Thousands have taken to the streets of Amsterdam to demonstrate against plans to cut public spending - the largest protest there for over two decades.
Saturday's rally was the latest in a series of protests
Among the 200,000 people taking part, were many carrying black balloons bearing the slogan, "The Netherlands Deserve Better".
Government austerity reforms aim to control the country's budget and give the economy a new lease of life.
But angry unions say the changes would erode the country's welfare state.
Reforms to welfare support and health coverage, as well as a freeze on civil service salaries and the minimum wage, have sparked a wave of discontent across the Netherlands.
"They're taking away our social security, which we're
very proud of in the Netherlands," Sjerp Holterman, a
negotiator a trade union told the Associated Press.
The plan includes 2.4 billion euros ($2.9bn) of previously announced spending cuts and income measures.
The BBC's Geraldine Coughlan, in The Hague, says a poll by national radio found that 60% of the Dutch public opposed the plans but the government hopes to have the budget approved by the end of the year.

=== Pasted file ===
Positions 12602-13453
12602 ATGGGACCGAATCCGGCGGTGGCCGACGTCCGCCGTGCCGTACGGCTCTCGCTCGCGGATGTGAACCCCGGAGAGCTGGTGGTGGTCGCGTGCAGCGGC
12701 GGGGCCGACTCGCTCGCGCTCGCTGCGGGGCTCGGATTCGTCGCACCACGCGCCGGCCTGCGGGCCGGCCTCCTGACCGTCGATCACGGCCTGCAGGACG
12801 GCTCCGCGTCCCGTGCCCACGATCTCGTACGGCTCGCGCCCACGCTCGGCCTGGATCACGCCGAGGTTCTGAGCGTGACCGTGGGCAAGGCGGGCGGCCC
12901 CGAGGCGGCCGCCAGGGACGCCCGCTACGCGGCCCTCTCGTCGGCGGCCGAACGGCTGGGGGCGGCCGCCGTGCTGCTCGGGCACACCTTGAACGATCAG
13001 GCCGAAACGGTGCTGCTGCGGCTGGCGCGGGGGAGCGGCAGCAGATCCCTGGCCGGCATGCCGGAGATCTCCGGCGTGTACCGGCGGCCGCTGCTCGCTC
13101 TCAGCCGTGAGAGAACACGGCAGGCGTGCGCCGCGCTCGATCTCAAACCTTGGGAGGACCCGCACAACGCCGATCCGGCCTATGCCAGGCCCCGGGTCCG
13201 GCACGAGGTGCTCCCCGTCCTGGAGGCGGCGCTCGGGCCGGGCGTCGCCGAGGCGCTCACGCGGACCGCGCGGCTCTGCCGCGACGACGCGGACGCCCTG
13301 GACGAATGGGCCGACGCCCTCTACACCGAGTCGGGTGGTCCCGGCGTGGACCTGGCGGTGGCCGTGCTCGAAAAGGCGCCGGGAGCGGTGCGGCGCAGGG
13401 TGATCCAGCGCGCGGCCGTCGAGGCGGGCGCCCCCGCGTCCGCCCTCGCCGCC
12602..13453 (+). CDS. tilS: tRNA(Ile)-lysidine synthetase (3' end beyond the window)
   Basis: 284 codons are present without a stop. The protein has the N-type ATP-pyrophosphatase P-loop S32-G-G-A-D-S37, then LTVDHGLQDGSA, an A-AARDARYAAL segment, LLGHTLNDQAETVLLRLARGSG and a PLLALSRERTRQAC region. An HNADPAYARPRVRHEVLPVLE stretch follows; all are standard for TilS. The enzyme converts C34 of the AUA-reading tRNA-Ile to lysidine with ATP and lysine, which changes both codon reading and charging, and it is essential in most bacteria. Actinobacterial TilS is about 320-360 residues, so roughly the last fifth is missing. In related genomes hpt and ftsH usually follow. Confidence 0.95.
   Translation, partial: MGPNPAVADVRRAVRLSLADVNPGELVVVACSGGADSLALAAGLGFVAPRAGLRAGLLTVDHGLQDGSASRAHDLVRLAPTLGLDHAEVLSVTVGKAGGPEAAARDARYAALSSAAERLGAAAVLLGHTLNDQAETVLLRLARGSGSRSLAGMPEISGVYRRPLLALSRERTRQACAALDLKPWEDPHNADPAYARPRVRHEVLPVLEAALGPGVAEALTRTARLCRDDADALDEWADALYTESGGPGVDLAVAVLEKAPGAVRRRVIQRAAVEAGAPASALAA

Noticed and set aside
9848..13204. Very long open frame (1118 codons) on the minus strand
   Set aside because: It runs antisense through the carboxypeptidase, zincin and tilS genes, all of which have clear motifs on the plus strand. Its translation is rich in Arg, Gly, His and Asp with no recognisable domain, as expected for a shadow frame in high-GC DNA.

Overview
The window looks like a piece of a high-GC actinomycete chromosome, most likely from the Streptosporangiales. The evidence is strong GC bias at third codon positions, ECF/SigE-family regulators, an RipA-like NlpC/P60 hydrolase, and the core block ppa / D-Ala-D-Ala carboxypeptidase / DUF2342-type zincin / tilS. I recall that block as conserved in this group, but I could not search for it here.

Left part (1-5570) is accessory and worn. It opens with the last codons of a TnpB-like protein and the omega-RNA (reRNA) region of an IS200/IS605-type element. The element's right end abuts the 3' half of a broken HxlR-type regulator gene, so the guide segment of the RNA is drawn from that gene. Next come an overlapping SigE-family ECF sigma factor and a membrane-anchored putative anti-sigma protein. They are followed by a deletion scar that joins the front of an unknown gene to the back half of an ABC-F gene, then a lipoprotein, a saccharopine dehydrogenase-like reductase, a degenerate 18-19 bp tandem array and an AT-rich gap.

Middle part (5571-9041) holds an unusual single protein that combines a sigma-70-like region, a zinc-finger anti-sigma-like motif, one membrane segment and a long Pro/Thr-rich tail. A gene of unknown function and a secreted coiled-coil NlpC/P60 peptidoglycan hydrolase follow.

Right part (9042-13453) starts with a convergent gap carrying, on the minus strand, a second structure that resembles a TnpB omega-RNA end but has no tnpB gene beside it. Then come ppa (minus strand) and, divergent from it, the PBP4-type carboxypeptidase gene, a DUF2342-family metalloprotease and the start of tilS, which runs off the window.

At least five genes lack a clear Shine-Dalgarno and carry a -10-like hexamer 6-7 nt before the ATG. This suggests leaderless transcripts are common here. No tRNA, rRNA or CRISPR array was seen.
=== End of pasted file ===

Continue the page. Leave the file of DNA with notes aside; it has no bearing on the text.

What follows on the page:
The unions, our correspondents says, have accused the government of abandoning the traditional Dutch model of consensus-based labour relations.
Union federations have been boycotting talks with government and employers since last month and demonstrated in several parts of the country where strike action is normally rare.
Last month the world's busiest port at Rotterdam was brought to a standstill for a day when 50,000 protesters staged a march and last Monday, public transport in Amsterdam was hit by a 24-hour strike.